Essay PreviewMore ↓
Forster wastes no time in setting the scene and setting the class boundaries of his characters. We know even from the first statement that Miss Bartlett is towards the upper classes and is potentially a very highly strung woman, which is later proven to be true. "The Signora had no business to do it" is so telling because we can imagine the word "Signora" being spat out in disgust and the forcefulness of the "no" truly imprints Charlottes histeria as major trait of her disposition.
The elitist attitude of Miss Lucy Honeychurch shortly follows. The way her opinion of the Signora is put, "And a Cockney, besides! ", is very derogatory and so we can make the assumption that because she is looking down upon the lower class Londoners, that she herself will in fact be from the upper class.
In the time that the book was set, just after the turn of the century, it was common for the upper classes of Britain to take "A Grand Tour" which would involve visiting all the major cities in mainland Europe. From the word "Signora" we may infer that Miss Bartlett and Lucy are abroad (which was a comparatively rare thing to do) and that they have enough money to do so and therefore are upper class. (Although we do then discover that charlotte is actually penniless and is merely chaperoning Lucy).
In the fourth paragraph, that fact that the Signora had "promised" them both rooms with views is repeated from the first paragraph. This shows that Lucy is obviously used to getting her own way and can afford to make a fuss and this is a reflection on the society from which she comes giving us a closer insight into her character and the standards she expects.
Charlotte is very conscious of how other people see her and it seems the person that she is and the impression of herself that she would like to impose onto other people are two different things. She would like to seem self-sacrificing as seen in the phrase "any nook does for me" and when she consequently offers her room to Lucy. When the offer of the room escalates into bickering the reader can see that the manners enforced by their society prevent them from "full-blown" arguing and yet the education of their society prevents either of them from either thinking logically or practically.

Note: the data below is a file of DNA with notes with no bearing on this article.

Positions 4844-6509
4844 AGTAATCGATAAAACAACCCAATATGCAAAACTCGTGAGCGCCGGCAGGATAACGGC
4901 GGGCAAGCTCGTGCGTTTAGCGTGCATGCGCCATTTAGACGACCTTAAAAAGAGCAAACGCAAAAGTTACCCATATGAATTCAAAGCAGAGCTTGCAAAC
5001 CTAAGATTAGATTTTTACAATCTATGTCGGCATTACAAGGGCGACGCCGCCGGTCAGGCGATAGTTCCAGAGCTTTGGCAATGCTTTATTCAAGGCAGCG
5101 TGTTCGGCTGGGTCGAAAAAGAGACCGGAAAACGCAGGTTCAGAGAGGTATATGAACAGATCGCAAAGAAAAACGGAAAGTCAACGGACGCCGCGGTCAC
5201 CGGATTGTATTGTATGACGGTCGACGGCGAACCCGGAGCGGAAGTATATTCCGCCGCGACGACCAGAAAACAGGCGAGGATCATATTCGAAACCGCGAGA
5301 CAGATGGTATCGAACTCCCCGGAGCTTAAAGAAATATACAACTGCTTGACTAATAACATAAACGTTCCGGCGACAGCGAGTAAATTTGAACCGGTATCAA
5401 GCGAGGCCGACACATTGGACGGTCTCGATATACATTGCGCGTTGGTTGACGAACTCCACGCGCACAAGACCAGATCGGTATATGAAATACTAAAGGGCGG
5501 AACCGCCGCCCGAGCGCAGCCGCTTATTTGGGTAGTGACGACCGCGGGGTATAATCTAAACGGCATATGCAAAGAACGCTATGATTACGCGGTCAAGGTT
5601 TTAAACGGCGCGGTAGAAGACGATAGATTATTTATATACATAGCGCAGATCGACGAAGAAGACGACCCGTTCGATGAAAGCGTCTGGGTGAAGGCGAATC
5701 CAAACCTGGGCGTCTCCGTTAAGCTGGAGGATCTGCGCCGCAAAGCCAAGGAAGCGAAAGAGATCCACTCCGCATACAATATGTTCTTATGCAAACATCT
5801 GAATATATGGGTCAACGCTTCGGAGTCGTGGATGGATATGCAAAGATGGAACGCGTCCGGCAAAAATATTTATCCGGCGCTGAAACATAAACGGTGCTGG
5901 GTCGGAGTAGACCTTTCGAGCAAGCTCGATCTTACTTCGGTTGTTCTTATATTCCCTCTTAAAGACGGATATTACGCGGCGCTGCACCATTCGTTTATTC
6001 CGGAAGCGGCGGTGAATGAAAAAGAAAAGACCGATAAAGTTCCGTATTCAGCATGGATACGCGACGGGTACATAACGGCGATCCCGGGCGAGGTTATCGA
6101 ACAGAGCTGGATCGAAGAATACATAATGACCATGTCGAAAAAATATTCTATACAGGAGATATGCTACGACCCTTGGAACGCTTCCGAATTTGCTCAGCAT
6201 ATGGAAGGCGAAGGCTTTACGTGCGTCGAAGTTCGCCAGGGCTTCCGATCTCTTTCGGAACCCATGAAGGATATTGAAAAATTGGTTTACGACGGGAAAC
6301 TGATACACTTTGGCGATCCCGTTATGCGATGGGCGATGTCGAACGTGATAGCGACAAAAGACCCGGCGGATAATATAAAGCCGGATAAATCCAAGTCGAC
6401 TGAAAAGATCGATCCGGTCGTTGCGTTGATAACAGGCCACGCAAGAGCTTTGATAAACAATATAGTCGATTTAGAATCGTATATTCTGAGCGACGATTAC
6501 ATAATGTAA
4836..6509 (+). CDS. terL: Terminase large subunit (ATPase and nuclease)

How to Cite this Page
"A Sense of Character and Society in Forster's Room With a View." 123HelpMe.com. 17 Nov 2018
Need Writing Help?
Get feedback on grammar, clarity, concision and logic instantly.Check your paper »
- Today, for the most part, women are seen as equal to men. Women are given the same opportunities as men and an equal chance at getting a job as men. In today’s society, women do not just have one role and that role and that being to have kids, but they can pursue any career they wish. However, it was not always this way. According to feminist theorists, western civilizations were patriarchal which means that the society is dominated by males. The society is set up so that the male is above the female in all cultural aspects including family, religion, politics, economics, art, and the social and legal realms.... [tags: Forster]
614 words (1.8 pages)
- The Subtle Heroine A Room with a View, by Edward Morgan Forster, presents the story of Lucy Honeychurch, a young woman belonging to English “high society.'; Foster places this young maiden in a state of conflict between the snobbery of her class, the “suitable and traditional'; views and advice offered by various family members and friends, and her true heart’s desire. This conflict “forces Lucy Honeychurch to choose between convention and passion (Bantam Intro-back cover),'; and throws her into a state of internal struggle, as she must sift through the elements of her “social conditioning'; and discern them from her true emotions and desires.... [tags: EM Forster A Room With A View]
498 words (1.4 pages)
- When E.M. Forster wrote A Room with a View in 1903, he wasn’t pleased with it, stating it was “clear and bright and well constructed, but so thin.” (Macaulay, 2007:78). This novel has become one of Forster’s most famous and well liked books. It is a satirical romantic comedy that criticizes the world of polite manners and social rules, through amusing dry wit and hilarious characterization. It is a social satire criticizing conservative Victorian British society at the beginning of the twentieth century; at a time when the Edwardian more lax standard of codes was just beginning to take hold (Leah, 2012).... [tags: A Room with a View Essays]
2218 words (6.3 pages)